The latest options for storing images and movie clips when you’re on the move…


What’s the best way to move your images from camera to computer and then to other storage options? Memory cards, portable drives, tablets and laptops provide temporary storage while you’re on the move but, once you’re home, files should be backed up to high-capacity desktop storage, with copies on separate drives, optical disk or in cloud storage.

As camera pixel counts and frame rates increase and video streams require increasing storage capacity and data transfer rates, photographers must seriously assess how and where they will store their images and movie clips.

Choosing the right storage is essential when you’re on the move, when reliability, capacity, speed and device footprints will be key considerations. With the latest high-end cameras, photographers find memory cards fill up faster than before and their computer’s hard drive can hold only so many files.

In this round-up we look at portable storage solutions you can use both at home and while travelling. Our main focus is on backup options which allow you to store photos and movie clips in multiple locations.

The importance of backing-up

Everyone has lost computer files at one time or another, whether through computer crashes, memory card and disk failures or the theft of a laptop or storage drive. Any of these events will cost you precious records so it’s important to back up files regularly to ensure you have copies that can be accessed if disasters occur.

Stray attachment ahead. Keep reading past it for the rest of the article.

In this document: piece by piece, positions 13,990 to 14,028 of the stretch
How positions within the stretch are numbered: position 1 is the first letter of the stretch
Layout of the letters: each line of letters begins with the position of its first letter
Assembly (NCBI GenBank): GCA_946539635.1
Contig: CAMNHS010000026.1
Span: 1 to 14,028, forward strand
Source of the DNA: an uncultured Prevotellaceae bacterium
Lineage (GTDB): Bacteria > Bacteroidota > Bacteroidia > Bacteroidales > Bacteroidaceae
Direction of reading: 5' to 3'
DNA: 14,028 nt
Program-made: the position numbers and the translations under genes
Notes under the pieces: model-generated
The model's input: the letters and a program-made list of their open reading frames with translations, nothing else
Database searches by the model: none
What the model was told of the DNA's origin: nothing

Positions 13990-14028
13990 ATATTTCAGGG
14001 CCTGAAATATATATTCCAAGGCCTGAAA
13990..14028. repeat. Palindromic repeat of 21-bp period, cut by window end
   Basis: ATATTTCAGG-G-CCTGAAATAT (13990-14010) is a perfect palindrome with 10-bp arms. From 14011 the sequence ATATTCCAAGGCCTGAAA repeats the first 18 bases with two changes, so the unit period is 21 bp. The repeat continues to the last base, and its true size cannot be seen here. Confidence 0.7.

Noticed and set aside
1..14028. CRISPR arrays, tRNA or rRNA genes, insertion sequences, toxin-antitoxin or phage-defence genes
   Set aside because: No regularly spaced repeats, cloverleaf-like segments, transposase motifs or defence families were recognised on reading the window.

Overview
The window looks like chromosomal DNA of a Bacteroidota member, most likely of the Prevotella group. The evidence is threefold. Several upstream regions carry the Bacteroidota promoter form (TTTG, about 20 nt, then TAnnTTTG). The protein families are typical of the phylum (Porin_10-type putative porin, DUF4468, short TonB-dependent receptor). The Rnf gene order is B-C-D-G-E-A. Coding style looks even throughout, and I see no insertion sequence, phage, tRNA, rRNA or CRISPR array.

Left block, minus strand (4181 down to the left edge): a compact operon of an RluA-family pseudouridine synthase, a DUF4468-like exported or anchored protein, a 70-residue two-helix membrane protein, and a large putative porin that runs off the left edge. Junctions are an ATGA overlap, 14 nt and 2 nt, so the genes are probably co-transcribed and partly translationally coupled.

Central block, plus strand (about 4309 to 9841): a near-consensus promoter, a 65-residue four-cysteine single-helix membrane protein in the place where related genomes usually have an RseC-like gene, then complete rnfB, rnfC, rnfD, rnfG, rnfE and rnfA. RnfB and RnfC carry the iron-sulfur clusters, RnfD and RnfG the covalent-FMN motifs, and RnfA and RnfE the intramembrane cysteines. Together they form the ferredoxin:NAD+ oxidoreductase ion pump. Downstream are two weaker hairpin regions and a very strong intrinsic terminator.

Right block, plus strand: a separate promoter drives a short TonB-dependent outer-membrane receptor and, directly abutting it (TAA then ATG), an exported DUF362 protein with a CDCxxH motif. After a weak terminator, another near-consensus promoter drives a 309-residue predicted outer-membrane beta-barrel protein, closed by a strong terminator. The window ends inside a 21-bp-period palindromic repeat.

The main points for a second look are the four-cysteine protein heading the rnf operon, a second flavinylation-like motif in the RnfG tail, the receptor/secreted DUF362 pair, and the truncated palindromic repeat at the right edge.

Professional photographers recommend a ‘3-2-1’ rule: make three copies, store two on different types of media and one in a different location. For travellers, this could mean keeping images on memory cards and backing up to portable HDD (hard disk drive) or SSD (solid state drive) as well as to the cloud. Stay-at-home photographers could write images to their computer’s internal drives, to external HDD/SSD, and to the cloud.

Choose technologies that meet your individual requirements and resources, taking account of storage capacity, data transfer speeds, cost and convenience. For travellers, devices with fast start up and read speeds can save a significant amount of time.


Memory cards

Your camera will determine the type of memory card you need and its resolution, video capabilities and the extent to which you use continuous shooting will dictate the card speed required. Having multiple memory cards is one storage option, particularly if your camera provides two card slots.


The latest high-end interchangeable-lens cameras often provide dual slots that can be used to back-up files on the go. The Nikon D850 shown here has slots for SD and the relatively new XQD cards.

Dual-slot cameras can be configured to store on both cards automatically and most will let you store different file types on each card. The most common situations involve storing JPEG images on one card and raw files on the other or still images on one and video clips on the other. Most cameras can also be configured to use the second card as a backup for anything photographed with the camera.